Teen who pushed for Indigenous rights at COP25 disappointed

Story by CBC Kids News • 2019-12-19 10:19

World leaders delayed decision on carbon markets

When it came to negotiating a climate deal at COP25 in Madrid last week, there was no agreement on the main issue — but that’s not why Ta’Kaiya Blaney was disappointed.

Ta’Kaiya, 18, is an Indigenous teen from the Tla’amin First Nation in B.C. who was attending the conference “to push for the inclusion of Indigenous rights in climate solutions,” she told CBC Kids News.

Ta’Kaiya said she was disappointed because she felt Indigenous issues were overlooked.

“I think it's a bit of a disappointment because, you know, we're working on such a tight timeline when it comes to climate change,” she said. “There's no recognized value of Indigenous peoples’ rights.”

“We witness changes in the environment in a very direct way that impacts our ability to hunt and feed ourselves,” Ta’Kaiya said.

Ta’Kaiya’s role was to participate in panels, press conferences and negotiations — meaning she was there to observe and put pressure, but she didn’t have a say in what got done.

Two Indigenous protesters with face paint hold signs. One reads

Indigenous activists from all over the world, including the Amazon in South America, protested at COP25. (Pablo Blazquez Dominguez/Getty Images)

“The solutions that [world leaders are] putting forward basically don't have protections for Indigenous peoples,” she said, “and it allows the same companies that have been exploiting our lands and contributing to climate change to continue to exploit our lands with no change being made.”

Indigenous voices resonated

Jennifer Allen attended COP25 for an organization called IISD (International Institute for Sustainable Development) and was there to take notes and provide reports on the events of COP25.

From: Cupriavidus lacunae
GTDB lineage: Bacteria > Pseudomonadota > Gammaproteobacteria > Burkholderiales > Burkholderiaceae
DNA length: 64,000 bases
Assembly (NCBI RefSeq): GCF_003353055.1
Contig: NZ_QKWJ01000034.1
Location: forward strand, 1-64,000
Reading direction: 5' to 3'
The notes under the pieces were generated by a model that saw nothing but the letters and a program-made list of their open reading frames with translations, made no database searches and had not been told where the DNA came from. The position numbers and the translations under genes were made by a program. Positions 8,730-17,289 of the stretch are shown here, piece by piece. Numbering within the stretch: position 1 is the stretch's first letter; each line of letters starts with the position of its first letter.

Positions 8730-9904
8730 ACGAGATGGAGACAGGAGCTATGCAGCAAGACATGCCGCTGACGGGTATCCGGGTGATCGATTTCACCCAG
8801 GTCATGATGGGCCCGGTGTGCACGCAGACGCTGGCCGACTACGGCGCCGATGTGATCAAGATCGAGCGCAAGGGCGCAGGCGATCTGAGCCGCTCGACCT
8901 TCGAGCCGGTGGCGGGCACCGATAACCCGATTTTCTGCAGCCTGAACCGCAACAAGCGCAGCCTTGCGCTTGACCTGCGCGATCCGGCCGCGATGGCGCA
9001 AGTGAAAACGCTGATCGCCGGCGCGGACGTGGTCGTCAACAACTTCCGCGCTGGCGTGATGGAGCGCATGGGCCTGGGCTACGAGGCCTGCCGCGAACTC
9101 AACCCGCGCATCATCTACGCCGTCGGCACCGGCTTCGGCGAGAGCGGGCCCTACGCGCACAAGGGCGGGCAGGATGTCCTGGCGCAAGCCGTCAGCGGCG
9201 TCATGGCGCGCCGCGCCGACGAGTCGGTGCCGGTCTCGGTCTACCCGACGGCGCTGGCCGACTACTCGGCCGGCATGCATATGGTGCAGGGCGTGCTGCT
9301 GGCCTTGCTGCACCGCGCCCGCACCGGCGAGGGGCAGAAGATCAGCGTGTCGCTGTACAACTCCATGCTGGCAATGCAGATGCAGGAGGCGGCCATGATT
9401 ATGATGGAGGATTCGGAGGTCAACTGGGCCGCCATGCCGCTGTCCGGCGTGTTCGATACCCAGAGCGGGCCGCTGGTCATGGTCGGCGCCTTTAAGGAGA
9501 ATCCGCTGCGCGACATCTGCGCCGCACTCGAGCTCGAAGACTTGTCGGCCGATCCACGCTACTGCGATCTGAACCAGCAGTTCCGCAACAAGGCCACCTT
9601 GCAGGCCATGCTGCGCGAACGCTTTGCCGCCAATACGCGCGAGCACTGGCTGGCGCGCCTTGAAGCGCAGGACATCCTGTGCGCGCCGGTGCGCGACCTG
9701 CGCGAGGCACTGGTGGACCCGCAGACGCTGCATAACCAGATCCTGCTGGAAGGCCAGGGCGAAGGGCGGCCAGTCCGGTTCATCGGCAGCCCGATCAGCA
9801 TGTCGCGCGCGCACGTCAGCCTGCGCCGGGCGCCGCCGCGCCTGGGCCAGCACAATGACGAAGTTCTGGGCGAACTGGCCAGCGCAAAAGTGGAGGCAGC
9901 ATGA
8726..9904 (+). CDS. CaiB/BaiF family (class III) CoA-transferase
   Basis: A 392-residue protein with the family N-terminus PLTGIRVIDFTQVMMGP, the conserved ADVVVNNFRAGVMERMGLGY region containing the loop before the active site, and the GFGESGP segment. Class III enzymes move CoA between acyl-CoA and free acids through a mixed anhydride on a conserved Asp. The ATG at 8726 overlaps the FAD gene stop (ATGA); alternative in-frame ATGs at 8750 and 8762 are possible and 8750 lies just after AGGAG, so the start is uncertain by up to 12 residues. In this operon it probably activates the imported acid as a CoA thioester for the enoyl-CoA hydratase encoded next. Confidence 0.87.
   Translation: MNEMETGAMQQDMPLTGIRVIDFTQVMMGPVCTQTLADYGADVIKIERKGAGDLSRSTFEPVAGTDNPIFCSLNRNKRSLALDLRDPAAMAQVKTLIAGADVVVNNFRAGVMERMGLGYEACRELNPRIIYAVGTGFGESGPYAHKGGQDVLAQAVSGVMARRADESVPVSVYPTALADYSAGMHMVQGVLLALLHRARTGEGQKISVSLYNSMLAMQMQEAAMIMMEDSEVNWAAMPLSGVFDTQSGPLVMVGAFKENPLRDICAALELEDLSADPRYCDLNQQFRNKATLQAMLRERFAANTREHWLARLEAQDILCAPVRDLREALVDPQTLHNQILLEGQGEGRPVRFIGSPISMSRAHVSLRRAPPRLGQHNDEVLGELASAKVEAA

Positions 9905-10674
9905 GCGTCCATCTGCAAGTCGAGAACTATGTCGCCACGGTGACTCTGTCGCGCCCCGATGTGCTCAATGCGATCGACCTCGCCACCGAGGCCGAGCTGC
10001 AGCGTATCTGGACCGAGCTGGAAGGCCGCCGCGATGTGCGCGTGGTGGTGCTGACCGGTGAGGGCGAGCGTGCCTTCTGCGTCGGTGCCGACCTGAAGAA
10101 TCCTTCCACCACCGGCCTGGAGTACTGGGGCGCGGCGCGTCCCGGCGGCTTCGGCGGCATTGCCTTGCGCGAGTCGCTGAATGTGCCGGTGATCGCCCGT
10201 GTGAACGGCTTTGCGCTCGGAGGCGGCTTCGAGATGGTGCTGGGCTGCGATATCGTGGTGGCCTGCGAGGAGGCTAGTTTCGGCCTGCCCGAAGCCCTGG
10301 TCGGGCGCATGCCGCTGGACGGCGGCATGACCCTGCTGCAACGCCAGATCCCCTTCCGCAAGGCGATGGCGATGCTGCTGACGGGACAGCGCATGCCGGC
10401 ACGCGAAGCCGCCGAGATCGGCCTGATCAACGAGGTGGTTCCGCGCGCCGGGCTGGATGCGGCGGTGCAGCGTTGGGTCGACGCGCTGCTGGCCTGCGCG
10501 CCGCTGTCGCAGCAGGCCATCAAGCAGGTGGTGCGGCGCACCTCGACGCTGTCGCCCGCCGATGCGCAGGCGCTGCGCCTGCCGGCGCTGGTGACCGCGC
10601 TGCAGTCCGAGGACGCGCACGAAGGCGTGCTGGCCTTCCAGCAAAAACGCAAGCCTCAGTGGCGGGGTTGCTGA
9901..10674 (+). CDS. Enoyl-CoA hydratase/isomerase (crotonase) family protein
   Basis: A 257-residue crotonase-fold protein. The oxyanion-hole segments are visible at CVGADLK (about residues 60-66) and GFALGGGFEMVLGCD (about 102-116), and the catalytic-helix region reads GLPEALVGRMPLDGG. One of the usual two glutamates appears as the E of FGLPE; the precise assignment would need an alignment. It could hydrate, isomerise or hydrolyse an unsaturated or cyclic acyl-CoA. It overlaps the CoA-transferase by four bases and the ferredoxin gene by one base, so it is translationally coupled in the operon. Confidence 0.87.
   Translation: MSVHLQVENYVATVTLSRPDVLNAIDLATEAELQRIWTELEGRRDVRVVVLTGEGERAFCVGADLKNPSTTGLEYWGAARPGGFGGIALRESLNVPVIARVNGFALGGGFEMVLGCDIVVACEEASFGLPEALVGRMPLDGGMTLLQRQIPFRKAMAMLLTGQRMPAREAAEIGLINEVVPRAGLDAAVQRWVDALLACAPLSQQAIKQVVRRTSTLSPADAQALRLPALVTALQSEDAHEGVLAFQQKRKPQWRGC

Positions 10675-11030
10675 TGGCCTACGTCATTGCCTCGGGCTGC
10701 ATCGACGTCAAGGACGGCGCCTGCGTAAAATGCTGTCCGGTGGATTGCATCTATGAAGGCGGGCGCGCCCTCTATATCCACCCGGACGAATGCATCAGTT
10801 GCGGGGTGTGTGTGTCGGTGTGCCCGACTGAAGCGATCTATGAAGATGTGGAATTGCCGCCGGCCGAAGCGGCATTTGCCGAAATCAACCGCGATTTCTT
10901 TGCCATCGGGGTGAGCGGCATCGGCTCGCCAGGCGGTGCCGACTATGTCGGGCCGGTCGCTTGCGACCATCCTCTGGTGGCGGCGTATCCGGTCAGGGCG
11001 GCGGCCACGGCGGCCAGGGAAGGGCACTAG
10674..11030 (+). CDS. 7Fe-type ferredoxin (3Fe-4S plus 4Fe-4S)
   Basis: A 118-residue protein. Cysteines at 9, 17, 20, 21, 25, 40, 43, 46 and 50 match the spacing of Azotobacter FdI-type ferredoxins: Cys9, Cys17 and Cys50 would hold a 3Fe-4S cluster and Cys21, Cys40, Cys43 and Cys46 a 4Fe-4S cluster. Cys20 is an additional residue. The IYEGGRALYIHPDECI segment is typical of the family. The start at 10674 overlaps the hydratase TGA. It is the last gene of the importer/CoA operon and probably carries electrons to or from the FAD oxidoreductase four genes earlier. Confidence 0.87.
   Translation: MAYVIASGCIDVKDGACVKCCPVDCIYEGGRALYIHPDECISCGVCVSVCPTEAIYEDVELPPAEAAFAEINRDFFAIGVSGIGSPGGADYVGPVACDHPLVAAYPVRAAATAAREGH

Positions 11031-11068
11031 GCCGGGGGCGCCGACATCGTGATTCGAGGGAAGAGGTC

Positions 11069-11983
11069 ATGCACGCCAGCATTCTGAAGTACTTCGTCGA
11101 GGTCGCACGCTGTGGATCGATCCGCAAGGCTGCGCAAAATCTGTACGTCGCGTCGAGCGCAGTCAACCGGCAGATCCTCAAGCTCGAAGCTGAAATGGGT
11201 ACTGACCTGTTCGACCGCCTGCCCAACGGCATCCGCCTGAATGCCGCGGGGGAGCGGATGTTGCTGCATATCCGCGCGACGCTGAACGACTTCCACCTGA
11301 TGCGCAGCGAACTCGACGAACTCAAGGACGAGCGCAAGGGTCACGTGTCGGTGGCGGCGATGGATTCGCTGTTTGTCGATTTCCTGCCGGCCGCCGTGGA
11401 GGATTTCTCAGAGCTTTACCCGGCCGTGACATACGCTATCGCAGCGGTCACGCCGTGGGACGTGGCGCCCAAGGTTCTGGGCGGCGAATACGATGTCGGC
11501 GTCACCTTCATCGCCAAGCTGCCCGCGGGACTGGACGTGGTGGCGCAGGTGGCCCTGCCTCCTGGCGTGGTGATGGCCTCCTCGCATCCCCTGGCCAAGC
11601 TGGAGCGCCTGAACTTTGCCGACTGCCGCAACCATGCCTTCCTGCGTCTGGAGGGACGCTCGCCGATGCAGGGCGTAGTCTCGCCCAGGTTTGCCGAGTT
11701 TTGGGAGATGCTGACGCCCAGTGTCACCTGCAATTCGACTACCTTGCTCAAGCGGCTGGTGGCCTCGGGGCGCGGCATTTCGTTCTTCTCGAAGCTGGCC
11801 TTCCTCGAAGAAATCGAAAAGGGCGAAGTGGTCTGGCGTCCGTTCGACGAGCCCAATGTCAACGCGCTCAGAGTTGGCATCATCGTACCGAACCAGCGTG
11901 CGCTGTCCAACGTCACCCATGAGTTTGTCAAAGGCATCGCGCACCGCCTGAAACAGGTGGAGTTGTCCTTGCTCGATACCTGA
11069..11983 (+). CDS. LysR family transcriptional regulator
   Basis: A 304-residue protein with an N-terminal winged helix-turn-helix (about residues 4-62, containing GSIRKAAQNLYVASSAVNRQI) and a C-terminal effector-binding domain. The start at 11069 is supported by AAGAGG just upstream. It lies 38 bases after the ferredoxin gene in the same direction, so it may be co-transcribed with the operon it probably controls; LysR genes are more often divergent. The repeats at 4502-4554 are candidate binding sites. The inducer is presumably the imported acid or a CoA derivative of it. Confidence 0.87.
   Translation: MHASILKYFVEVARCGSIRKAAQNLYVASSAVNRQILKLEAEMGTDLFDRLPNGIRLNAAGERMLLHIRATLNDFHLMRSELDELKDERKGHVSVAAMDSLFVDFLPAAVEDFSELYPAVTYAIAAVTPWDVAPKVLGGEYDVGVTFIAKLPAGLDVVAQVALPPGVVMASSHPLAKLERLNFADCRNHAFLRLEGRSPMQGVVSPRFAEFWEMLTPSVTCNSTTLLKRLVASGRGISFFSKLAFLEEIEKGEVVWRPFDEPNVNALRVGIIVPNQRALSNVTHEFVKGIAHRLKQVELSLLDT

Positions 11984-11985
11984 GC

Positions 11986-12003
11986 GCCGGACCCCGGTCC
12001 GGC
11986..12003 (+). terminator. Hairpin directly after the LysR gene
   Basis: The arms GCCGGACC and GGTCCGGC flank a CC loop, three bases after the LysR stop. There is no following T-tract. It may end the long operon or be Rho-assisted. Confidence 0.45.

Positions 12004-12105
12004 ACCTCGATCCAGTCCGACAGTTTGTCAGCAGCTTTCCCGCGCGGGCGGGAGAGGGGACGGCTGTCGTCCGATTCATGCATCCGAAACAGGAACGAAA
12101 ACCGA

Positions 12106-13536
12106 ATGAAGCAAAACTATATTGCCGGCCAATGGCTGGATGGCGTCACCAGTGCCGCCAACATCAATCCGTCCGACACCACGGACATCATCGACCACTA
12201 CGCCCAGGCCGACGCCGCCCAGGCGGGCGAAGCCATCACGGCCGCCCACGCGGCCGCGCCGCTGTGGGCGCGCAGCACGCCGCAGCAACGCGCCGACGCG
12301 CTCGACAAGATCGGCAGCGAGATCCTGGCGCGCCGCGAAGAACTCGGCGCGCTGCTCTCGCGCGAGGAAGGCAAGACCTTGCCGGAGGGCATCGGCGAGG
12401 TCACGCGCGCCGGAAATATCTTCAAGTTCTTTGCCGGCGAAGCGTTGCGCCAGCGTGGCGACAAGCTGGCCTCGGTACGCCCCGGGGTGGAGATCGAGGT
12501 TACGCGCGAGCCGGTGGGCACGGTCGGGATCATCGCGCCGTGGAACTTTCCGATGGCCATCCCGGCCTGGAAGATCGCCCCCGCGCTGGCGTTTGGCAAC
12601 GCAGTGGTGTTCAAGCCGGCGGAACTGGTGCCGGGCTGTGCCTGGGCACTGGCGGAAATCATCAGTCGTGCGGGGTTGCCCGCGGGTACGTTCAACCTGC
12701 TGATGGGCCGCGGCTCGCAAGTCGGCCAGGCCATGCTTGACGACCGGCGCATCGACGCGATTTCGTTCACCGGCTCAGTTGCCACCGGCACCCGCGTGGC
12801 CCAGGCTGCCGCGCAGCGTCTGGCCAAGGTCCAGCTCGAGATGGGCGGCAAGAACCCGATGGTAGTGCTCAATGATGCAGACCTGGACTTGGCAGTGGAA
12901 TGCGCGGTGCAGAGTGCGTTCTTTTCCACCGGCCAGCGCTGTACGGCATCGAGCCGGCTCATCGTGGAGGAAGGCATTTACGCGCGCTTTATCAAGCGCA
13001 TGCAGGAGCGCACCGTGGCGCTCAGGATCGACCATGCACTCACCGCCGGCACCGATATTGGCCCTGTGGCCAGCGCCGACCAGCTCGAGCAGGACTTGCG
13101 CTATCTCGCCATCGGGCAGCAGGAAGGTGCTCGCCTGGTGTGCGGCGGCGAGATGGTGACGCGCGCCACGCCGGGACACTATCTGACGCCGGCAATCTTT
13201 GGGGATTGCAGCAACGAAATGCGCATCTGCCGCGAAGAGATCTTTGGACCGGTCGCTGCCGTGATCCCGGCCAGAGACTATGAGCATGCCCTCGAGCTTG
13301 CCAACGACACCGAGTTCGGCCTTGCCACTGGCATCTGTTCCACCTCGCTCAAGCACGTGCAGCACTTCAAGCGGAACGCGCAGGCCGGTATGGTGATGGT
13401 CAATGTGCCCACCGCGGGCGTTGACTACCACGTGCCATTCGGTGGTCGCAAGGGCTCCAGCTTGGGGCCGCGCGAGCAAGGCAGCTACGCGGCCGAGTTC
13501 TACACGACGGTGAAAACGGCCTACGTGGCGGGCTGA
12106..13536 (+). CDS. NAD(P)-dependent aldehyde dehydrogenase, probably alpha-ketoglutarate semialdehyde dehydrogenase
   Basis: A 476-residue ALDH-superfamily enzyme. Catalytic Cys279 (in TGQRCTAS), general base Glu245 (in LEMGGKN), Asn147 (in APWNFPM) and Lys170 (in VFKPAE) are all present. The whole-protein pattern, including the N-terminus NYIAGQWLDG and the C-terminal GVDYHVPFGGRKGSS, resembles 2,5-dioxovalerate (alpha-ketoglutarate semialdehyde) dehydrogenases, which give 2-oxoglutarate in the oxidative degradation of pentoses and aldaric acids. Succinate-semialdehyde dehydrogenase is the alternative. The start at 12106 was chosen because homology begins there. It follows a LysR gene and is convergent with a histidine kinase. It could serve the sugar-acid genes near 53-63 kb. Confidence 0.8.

She said that the Indigenous groups’ voices resonated among some decision-makers.

Jennifer Allen said countries could not agree on most of the big issues at COP25. (Submitted by Jennifer Allen)

“I think it helped the countries that are pushing for more climate ambition and climate action,” said Allen, who estimates that she’s been to about 16 climate conferences.

With regards to issues like Indigenous rights, “there was more talk of that at this conference and more debate than I've seen at least in the last couple of years,” she said.

Key decision postponed

But in the end, one of the key goals of COP25 was not achieved and world leaders walked away with their work unfinished.

It relates to Article 6 of the Paris Climate Agreement, which was reached in 2015.

One of the key decisions around carbon markets was postponed until next year.

UN Secretary-General Antonio Guterres said he was disappointed in the outcome of COP25, but vowed to keep working toward a solution. (Sean Gallup/Getty Images)

What are carbon markets?

It’s a way for countries to benefit if they reduce their emissions more than others, by selling credits to those countries that are falling behind.

Allen compared it to a video game, where players can sell tokens or extra lives to players who are losing the game.

A kid holding up her hands, with an eye painted on it.

Young activists from around the world, including Canada, attended the COP25 conference in Madrid. (Pablo Blazquez Dominguez/Getty Images)

Jennifer Morgan, Greenpeace International's executive director, blamed Brazil and Saudi Arabia for standing in the way of an agreement.

Allen said Canada found itself in the middle.

“I didn't see Canada really blocking anything. I also didn't see them really standing out and taking a leadership role, either,” she said.

Another approach needed

Ta’Kaiya doesn’t believe that countries should be making these arrangements in the first place.

A large group of Indigenous activists

Ta’Kaiya Blaney, bottom row, second from left, attended COP25 as part of Indigenous Climate Action’s delegation. (indigenousclimateaction/Instagram)

“It’s using our lands to extract [oil and gas] and using our lands to offset [emissions] without any actual reductions to emissions,” she said.

She would prefer that countries come up with non-market solutions to fight climate change.

With files from The Associated Press and CBC

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